COVID hasn’t been a problem for PRISM as they continue to make an impact in 2020 by banning conversion therapy in Davenport and speak out on issues involving sex, race, education, and politics.
PRISM, which stands for Promoting Respect in Sexual Minorities, is an LGBTQ ally group at St. Ambrose that successfully helped ban conversion therapy in Davenport back in March.
“It was a bright feeling because that makes Davenport the first city in Iowa, and knowing we can be a part of that change is a feeling like no other. It’s relieving, but also empowering, and there’s so much more ahead. I feel like anything with advocacy and social justice, there’s always a step forward. Next, we need to get conversion therapy banned at the state level,” Erika Seabloom, member of PRISM, said.
Outside of helping ban conversion therapy, PRISM hosted a virtual program in April called “Quarantine Bae,” informing people on sex and relationships.
“That was a residue of a program we usually do in the spring called Sex in the Dark. People are invited to bring questions, and everyone sits in the dark. Quarantine BAE was our attempt to go digital,” Sarah Eikleberry, SAU professor, and PRISM advisor said.
PRISM meets virtually every Monday night to talk about LGBTQ and other topics involving social justice. The latest topics have been about being LGBTQ during the time of COVID, making sure people are registered to vote, and coming up with virtual ideas.
“Just being able to have meetings and have a safe space is a great thing to have during these times. Coming up with virtual ideas is a little harder because in-person events made it a lot easier to reach out to people outside our club rather than just speaking to our own club,” Seabloom said.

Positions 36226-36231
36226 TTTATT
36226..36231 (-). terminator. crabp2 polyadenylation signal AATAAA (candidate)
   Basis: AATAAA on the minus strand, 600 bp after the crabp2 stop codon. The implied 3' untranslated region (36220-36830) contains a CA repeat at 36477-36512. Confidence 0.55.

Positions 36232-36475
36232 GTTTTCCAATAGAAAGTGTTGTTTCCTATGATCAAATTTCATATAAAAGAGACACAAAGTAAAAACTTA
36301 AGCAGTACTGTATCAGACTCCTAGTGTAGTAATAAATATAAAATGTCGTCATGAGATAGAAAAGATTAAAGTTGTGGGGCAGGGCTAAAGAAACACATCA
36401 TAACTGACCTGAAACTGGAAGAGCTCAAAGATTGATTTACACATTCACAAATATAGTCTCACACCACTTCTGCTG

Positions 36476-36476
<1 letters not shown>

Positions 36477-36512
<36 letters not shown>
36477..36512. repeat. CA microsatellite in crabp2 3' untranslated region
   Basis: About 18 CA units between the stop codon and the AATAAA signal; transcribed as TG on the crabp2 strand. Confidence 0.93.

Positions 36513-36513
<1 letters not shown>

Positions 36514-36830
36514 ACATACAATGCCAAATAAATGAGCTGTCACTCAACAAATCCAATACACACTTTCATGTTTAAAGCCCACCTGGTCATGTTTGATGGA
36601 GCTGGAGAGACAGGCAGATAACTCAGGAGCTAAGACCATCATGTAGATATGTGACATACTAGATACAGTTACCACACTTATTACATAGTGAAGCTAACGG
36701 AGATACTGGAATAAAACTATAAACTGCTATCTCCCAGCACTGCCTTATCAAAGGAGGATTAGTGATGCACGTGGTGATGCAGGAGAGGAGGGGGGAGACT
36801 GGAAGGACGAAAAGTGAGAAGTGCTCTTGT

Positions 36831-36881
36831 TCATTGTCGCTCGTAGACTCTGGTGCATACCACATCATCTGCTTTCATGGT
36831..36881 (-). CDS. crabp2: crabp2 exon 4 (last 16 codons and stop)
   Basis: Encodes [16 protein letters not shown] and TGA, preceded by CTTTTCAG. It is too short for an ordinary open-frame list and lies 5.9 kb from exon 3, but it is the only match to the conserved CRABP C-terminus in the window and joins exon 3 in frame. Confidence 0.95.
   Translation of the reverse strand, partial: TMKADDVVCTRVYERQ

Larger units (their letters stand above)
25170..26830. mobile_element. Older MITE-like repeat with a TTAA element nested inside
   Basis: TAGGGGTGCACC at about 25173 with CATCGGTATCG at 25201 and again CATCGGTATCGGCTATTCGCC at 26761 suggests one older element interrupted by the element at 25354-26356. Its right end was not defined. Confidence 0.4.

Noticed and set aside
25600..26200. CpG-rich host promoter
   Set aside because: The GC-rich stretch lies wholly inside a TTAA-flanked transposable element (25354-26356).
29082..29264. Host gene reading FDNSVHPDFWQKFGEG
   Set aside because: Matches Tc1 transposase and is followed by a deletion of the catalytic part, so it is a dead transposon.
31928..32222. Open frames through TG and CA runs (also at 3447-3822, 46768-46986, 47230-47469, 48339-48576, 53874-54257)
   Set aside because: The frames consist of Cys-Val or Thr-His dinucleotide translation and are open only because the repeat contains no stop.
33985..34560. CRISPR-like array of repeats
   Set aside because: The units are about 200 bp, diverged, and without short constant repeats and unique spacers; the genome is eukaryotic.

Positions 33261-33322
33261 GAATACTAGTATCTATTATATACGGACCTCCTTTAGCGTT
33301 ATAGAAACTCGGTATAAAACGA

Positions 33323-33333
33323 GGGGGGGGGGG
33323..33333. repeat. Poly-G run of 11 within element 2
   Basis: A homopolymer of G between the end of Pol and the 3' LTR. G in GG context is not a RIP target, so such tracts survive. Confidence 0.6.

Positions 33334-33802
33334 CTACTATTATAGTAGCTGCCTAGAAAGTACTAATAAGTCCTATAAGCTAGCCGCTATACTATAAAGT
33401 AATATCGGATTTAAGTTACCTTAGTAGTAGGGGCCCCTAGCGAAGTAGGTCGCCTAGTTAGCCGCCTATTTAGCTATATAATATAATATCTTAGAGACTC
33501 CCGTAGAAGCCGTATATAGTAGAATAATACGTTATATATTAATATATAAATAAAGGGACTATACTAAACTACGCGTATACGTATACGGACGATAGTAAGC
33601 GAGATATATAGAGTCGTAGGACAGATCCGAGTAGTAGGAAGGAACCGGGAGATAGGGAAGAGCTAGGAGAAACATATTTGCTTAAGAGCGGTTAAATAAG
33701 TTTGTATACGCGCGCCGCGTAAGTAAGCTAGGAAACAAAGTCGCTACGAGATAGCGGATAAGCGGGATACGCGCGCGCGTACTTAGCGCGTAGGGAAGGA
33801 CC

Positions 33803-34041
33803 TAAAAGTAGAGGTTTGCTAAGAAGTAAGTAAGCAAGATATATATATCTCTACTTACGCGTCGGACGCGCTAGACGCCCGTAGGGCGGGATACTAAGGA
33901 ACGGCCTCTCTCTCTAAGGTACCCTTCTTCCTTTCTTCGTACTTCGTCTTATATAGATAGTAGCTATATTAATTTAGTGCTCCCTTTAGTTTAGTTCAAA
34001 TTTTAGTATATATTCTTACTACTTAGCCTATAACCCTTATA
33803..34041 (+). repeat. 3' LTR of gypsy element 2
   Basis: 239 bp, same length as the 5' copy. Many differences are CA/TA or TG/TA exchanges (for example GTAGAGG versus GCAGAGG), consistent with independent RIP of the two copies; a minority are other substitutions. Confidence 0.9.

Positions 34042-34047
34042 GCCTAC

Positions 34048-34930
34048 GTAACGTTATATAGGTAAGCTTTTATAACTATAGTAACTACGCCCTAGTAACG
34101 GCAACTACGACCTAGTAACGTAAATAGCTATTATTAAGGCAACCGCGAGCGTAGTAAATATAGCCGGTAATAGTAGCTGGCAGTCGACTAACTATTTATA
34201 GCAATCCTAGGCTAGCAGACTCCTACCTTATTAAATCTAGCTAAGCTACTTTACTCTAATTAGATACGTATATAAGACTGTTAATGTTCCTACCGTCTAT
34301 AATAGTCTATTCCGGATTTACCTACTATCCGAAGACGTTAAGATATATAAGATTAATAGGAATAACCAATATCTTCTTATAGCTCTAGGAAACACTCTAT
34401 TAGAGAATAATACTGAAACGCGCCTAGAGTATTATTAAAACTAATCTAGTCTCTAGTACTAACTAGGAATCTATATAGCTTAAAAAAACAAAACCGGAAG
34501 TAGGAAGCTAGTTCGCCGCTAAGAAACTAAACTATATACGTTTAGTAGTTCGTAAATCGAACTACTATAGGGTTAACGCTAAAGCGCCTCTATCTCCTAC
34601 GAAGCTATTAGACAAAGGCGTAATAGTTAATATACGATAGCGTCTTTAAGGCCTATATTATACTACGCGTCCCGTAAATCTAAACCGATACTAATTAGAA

PRISM also pushes towards safe sex on campus.
“We gave out resources at club fest. There are URLs and links you can just click on and have dental dams, condoms, and lubricants sent to your house. There are some free places in the area that are within walking distance, and you can just grab them,” Eikleberry explained.
PRISM usually does HIV testing but won’t this year in order to reduce the spread of COVID.
“With all the constraints for hosting events with outside campus visitors, entities, and contacts, it just seemed a little messy,” Eikelberry added.
October is National Domestic Violence Awareness Month, and PRISM is looking to host another program that month to inform people on having healthy relationships.
“We will probably link up with SAAT and Triota and do some sort of programming. We usually bring someone from family resources in, and that will be open to the public,” Eikelberry said.
If you are a student and want to be involved in PRISM, you can go to their Facebook, Twitter, or email and direct message PRISM to be involved or informed.